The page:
Cell MotilityHow do cells assemble, organize their shape, move, and target molecules to specific intracellular locations? Motility is essential for nearly all cell processes.
Research on cellular motility is centered at The Pennsylvania Muscle Institute (PMI) , an interdisciplinary group of research investigators focused on understanding the mechanisms and regulation of motile biological systems. Research is conducted using biophysics, biochemistry, genetics, physiology and ultrastructure to understand cell migration, intracellular transport, smooth, cardiac and skeletal muscle contraction, the structure/function relationship of molecular motors, chromosome segregation, cell division, muscle cell development, myofibril assembly and gene therapy targeted to muscle. The PMI is prominent in technological and methodological development for these investigations especially in advanced light microscopy, structural spectroscopy, photochemical reagents, image processing, and molecular biology. Motility research and graduate and post-doctoral research opportunities span the following areas:
Cell migration includes whole-cell locomotion and the regulation of the cell shape and extracellular attachment. Cell migration is crucial for several normal and pathological processes, including: cell and tissue development, wound healing, immune response, and metastases of tumors.
Intracellular transport is the movement and targeting of vesicles and proteins to specific cellular regions. Sometimes this transport occurs over long distances, like down the nerve axon, and sometimes this transport is simply the movement of a vesicle through the cell cortex. Transport also includes the proper delivery and localization of organelles (e.g., mitochondria).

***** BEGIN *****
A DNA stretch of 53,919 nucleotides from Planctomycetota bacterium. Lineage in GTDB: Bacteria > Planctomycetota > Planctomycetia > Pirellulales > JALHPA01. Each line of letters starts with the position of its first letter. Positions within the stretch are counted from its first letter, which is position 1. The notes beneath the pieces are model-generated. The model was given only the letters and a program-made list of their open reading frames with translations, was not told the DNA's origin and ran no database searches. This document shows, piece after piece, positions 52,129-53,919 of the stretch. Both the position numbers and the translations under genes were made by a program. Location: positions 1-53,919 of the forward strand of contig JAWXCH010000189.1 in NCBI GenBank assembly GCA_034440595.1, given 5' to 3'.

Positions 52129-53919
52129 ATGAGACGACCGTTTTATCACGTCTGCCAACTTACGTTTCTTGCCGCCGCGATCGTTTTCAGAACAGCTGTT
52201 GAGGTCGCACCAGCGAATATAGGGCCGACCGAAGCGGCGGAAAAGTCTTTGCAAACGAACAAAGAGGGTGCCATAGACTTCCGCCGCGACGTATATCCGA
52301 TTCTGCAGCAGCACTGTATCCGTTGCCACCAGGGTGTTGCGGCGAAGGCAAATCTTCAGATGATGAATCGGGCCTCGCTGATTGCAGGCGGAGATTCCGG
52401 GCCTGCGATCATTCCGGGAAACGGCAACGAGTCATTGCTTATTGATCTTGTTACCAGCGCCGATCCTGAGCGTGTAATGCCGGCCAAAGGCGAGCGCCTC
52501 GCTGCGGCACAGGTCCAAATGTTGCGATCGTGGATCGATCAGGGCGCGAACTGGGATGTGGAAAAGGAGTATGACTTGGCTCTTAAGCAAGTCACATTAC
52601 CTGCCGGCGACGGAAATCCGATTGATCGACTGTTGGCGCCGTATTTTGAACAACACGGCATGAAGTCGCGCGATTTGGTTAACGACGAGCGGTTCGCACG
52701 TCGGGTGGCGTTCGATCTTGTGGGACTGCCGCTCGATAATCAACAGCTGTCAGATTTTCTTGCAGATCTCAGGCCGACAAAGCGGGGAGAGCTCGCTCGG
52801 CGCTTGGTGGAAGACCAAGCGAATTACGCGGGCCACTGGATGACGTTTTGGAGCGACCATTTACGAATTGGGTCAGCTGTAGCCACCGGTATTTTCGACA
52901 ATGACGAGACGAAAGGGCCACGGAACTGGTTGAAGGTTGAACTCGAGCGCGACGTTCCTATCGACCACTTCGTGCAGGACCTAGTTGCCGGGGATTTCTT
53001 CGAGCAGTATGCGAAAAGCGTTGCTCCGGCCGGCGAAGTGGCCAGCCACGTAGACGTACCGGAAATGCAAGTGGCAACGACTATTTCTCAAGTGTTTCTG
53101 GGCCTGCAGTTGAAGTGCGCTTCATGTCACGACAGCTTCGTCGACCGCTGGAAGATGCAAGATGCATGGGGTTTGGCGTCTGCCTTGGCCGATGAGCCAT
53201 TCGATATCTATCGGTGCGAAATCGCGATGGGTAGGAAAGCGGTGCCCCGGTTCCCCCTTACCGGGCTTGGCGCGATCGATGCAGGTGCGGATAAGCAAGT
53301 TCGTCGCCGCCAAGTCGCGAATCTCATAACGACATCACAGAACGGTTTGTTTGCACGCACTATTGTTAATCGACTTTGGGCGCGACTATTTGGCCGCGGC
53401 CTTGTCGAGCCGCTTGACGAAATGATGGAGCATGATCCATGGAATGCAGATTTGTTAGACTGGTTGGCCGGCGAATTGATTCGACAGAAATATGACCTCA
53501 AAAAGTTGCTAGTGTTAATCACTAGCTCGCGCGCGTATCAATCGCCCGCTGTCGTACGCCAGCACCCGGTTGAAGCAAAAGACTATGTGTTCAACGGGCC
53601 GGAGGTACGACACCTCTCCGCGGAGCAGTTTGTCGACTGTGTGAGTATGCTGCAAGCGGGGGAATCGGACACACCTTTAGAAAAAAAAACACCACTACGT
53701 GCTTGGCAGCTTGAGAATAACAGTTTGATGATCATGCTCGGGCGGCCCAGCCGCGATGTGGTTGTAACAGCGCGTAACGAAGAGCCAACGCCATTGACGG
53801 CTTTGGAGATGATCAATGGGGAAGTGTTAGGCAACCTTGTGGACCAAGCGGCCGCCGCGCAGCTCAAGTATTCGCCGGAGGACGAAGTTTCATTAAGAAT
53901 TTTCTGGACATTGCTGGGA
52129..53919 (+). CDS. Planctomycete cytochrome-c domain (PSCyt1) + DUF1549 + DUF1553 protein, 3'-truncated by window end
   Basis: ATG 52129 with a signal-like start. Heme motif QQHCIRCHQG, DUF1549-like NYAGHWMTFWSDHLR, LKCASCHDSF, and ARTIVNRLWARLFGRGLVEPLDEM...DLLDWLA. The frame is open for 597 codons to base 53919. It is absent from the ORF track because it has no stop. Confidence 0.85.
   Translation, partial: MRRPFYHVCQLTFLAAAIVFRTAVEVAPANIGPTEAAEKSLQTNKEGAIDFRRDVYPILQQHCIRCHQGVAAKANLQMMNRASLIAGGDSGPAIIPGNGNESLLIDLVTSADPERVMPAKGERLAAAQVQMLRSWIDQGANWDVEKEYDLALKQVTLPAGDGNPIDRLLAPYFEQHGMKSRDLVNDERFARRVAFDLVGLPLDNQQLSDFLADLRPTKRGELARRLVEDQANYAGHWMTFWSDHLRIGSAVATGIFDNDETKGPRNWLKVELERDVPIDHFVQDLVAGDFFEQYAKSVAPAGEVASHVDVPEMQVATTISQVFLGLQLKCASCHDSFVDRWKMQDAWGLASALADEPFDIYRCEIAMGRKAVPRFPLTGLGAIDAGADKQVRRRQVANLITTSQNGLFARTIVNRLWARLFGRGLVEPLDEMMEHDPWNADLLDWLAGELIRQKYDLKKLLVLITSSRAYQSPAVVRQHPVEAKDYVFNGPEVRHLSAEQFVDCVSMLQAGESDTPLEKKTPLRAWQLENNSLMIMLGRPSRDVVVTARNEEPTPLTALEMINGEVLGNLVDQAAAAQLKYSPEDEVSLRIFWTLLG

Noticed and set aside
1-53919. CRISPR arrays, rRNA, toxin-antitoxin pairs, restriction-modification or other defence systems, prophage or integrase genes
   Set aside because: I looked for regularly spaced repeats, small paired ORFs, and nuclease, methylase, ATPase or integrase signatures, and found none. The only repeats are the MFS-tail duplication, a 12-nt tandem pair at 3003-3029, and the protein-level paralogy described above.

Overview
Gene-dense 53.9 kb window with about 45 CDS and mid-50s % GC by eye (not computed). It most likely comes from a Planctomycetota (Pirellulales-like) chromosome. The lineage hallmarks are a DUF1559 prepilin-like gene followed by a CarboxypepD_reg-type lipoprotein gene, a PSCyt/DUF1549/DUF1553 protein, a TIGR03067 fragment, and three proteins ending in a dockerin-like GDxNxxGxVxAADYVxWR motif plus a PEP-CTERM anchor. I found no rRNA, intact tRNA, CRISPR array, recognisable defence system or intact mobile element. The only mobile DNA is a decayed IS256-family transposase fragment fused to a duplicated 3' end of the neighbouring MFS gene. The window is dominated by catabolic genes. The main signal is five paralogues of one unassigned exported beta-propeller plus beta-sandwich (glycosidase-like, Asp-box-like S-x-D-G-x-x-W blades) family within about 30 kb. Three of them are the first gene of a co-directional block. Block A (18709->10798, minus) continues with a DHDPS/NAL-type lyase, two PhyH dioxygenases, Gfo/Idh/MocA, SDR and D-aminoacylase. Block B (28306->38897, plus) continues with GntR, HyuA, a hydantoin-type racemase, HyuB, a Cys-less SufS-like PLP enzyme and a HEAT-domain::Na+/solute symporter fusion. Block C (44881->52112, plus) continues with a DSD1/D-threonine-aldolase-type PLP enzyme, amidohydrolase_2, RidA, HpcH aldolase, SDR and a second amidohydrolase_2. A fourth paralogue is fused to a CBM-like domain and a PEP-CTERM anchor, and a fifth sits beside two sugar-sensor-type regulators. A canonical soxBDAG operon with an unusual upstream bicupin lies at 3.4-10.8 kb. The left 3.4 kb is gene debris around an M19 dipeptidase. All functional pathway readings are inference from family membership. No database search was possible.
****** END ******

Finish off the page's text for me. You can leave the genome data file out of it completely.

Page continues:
Members of the Pennsylvania Muscle Institute are using and developing state-of-the-art techniques to understand the molecular events required for the regulation of cell migration and intracellular transport.
As with non-muscle motility, the general paradigm cells use for generating motion is a motor protein sliding along a linear filamentous track. This architecture was first discovered in muscle cells because these elegant machines express and assemble concentrated and highly periodic interdigitating arrays of myosin and actin filaments that are particularly amenable to structural, mechanical and biochemical studies. The filaments do not change length when the muscle contracts, but they slide relative to each other using energy liberated by hydrolysis of ATP to ADP and phosphate. The relationships between the biochemical steps of ATP hydrolysis, the mechanical development of force and filament sliding and the molecular structural changes are the major goals of this research.
State-of-the-art technologies, such as laser photolysis of 'caged' substrates and signaling molecules, time-resolved electron microscopy, optical traps (laser tweezers), fluorescence polarization spectroscopy and molecular genetics are applied to discover the mechanism of chemical-to-mechanical energy conversion.
Control of muscle contraction takes many forms, including calcium signaling, phosphorylation by specific kinases and receptor-effector signal cascades. As with contraction, signaling and control of muscle cells act as prardigms for corresponding processes throughout cell biology. Modern biophysical and molecular biological techniques are being applied to detail the molecular mechanisms of these pathways. PMI laboratories are prominent in developing new techniques with broad impact.